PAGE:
Clinical Emergency Radiology, 2nd Edition

Fox JC, ed. Clinical Emergency Radiology. 2nd ed. Cambridge Medicine; 2017; 650 pp; 1271 ill; $165.00

Cover of Fox

Emergency radiology encompasses a wide array of topics across various subspecialties and imaging modalities, providing a challenge to any author or editor putting together a text on the topic. Choices regarding depth and scope have to be made, and the editors and authors of Clinical Emergency Radiology have made a clear decision to provide a heavily image-based discussion of the topic. The book is best summarized as a pictorial review of the radiologic presentations of common pathologies presenting to the emergency department.

The book as a whole is well-organized, divided roughly into thirds by modality, with each chapter within a modality devoted to a particular body part. The first third covers conventional radiography, the second third covers point-of-care ultrasound, and the final third is devoted to CT and MRI. Each chapter has roughly the same format, giving the book a nice rhythm. Each chapter starts with concise text providing an overview of imaging indications, capabilities, and pitfalls, followed by clinical images. While constituting the majority of each chapter, the clinical images are essentially limited to the most common presentations of the most common diagnoses. Allowing for the inherent difficulties all books seem to have reproducing conventional radiographs, the images are of high quality. Notably, many sections, especially those covering the more advanced imaging modalities, include images of normal anatomy before covering pathology. Most images are bread-and-butter, classic presentations of cases that would be used to teach radiology residents at their earlier stages. The images are comprehensively annotated, and the vast majority are accurately so. This reviewer found some errors in image captions, mostly confined to the more advanced imaging modalities.

The section on ultrasound is the book’s best, likely reflecting the interests of the editor and a large percentage of the authors, who are involved with point-of-care ultrasound applications in the emergency department. These chapters contain discussions on how to perform point-of-care ultrasound, limited to answering specific questions. The section contains only the briefest, most rudimentary of discussions on ultrasound physics.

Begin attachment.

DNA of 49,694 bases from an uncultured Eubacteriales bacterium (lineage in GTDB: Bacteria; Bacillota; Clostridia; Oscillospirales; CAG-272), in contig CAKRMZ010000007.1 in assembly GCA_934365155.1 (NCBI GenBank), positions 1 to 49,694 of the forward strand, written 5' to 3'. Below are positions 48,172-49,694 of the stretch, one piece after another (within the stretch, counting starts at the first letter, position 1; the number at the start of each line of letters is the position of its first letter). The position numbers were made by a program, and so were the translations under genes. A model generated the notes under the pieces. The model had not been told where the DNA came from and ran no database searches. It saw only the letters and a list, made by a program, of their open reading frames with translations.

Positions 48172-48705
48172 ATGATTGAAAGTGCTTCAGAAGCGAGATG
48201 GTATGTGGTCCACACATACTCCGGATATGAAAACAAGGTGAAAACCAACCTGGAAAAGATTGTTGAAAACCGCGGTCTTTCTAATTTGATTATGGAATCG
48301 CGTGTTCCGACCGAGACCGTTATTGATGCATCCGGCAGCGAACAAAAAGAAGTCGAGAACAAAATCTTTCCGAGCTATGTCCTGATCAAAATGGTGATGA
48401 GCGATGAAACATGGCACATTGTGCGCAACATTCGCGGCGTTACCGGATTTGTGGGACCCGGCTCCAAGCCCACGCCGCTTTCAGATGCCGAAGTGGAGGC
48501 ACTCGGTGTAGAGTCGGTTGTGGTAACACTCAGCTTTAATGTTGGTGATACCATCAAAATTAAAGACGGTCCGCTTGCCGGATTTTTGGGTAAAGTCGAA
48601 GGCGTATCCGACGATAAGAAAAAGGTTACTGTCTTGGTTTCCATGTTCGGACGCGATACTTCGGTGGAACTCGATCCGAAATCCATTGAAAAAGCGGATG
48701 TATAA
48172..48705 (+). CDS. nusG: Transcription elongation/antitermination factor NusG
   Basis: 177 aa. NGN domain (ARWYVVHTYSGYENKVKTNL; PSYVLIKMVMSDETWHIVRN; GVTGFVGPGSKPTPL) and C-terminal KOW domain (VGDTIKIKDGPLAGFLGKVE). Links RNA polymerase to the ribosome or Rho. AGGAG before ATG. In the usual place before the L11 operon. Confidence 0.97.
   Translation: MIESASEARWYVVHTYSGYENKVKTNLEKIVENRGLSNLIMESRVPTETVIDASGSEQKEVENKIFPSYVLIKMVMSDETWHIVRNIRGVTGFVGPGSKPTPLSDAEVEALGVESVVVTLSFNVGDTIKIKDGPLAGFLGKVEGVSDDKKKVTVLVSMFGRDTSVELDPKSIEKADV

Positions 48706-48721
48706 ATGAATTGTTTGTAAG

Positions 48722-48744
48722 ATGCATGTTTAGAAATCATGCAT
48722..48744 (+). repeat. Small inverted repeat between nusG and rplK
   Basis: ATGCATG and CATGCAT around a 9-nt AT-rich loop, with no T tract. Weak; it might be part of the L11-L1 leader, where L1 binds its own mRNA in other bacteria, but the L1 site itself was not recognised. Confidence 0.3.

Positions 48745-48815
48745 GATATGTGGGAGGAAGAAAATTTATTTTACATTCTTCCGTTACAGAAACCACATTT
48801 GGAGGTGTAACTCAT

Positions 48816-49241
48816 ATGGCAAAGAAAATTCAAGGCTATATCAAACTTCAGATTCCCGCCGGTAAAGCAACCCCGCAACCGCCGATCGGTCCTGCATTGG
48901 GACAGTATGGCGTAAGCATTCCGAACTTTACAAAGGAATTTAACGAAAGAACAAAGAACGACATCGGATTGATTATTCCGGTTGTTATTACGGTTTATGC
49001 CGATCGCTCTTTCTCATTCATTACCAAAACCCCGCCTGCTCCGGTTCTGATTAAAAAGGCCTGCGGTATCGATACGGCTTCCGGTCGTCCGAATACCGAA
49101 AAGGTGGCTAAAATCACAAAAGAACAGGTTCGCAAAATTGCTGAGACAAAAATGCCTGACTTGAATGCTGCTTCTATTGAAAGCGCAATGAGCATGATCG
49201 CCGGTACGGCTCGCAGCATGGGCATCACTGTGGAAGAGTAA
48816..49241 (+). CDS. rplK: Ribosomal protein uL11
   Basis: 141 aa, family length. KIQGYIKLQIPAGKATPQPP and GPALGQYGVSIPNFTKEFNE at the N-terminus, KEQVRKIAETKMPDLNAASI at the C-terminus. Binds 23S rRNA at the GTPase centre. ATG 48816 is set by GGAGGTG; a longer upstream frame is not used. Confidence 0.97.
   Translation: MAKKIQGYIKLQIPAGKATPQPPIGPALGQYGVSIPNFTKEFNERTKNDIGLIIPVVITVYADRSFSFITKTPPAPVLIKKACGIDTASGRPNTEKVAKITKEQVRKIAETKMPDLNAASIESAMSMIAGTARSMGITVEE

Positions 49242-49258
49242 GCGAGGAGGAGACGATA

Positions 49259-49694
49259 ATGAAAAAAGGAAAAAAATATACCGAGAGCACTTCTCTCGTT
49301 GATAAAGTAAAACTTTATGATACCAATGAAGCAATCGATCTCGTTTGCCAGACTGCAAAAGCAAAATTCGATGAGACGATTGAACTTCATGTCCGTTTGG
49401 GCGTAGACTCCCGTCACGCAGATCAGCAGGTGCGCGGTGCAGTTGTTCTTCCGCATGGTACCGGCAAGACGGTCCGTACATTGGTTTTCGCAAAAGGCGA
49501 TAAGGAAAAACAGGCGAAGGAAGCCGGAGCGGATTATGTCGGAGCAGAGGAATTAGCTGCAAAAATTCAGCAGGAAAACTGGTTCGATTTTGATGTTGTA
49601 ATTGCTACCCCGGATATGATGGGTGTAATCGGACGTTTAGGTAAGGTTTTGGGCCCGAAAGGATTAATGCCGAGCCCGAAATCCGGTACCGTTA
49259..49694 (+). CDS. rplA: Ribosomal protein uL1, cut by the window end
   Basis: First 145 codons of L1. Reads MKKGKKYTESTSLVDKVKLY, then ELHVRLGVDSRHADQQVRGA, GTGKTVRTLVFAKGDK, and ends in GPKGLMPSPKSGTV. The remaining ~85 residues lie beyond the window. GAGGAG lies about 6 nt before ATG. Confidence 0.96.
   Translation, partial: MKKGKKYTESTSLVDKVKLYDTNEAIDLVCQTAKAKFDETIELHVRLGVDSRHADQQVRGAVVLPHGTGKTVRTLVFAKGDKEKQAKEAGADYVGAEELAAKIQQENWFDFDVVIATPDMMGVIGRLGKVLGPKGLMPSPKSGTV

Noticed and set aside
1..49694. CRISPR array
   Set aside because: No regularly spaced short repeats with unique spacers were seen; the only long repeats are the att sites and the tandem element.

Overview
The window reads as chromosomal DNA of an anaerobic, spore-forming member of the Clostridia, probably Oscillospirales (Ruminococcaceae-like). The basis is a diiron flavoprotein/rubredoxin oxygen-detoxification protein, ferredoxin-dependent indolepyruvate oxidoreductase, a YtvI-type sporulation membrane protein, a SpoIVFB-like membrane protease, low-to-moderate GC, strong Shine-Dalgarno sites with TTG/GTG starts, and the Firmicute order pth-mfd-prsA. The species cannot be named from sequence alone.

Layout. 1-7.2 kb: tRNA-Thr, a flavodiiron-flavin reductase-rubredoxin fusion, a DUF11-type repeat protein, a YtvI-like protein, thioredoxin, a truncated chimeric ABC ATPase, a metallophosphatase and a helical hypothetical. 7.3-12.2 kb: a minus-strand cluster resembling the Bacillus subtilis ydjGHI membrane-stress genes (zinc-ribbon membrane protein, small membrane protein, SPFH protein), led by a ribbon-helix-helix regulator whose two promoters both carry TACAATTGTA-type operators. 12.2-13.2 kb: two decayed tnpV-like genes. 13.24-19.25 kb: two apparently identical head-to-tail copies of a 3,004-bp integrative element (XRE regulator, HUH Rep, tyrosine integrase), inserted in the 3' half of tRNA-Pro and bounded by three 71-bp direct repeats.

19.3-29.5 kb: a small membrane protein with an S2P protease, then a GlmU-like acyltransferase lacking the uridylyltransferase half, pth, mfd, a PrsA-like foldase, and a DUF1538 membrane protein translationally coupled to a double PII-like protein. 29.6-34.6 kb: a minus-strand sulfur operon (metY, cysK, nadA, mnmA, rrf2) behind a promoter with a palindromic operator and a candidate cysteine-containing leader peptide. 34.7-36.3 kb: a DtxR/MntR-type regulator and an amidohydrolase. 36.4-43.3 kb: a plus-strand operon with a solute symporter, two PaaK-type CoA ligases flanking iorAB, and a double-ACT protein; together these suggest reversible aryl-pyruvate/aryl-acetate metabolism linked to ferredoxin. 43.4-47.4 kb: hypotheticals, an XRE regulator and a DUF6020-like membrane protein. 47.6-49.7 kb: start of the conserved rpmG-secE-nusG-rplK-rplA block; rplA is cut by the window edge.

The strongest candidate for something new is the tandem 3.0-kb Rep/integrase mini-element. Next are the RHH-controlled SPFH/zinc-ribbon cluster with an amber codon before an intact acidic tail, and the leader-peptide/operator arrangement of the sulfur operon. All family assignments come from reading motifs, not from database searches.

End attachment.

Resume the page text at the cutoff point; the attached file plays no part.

The chapters in the CT and MRI sections are particularly brief and cover a small percentage of the pathologies encountered by a dedicated ER radiologist at a tertiary care center. The CT chapters get a little repetitive, with each chapter covering issues regarding radiation and IV contrast risks, and would have benefited from an opening chapter covering the topic one time, much like the ultrasound and MRI sections have opening physics chapters.

For the neuroradiologist, there are only a few chapters that could be considered relevant (approximately 5 out of 43), including 2 in the conventional radiography section and 3 in the CT/MRI section. As previously discussed, these chapters, like the book as a whole, cover the most basic of topics and offer little for the neuroradiologist within their own specialty.

Clinical Emergency Radiology states in its introduction that it is intended to be a heavily image-based review useful for experienced physicians, midlevel providers, residents, and medical students. Regarding the former, it is clearly successful. The majority of each chapter is devoted to images—a welcome sight for any radiology textbook. Regarding the latter, it is challenged and would benefit from explicitly stating a more narrow audience. It is a book that is predominantly written by emergency medicine physicians for emergency medicine physicians, midlevel providers, residents, and students, and the authors should more explicitly state that. Only 2 of the 73 contributing authors are radiologists, with the remainder primarily being emergency medicine physicians.

In my experience, this text would mostly be review for experienced ER physicians, with the exception of those not doing point-of-care ultrasound. But even for the latter subset, I doubt the text would be enough to replace a dedicated training course. I expect less-experienced ER physicians and midlevel providers would make use of this book, as would emergency medicine residents and medical students.

As for the radiology community, outside of first- or second-year residents, I do not believe this text has much use, and for them there are more useful books that provide a much more comprehensive and solid foundation for their future. The book is likely too basic for even a subspecialty radiologist who will be new to taking general calls for an emergency department.

While succeeding in being a well-organized, image-based, pictorial review of common imaging in the ED and useful for the point-of-care medical provider, this book’s limited scope detracts from its usefulness for radiologists as a whole, and particularly the neuroradiology community.

Clinical Emergency Radiology, 2nd Edition
Book Reviews • American Journal of Neuroradiology

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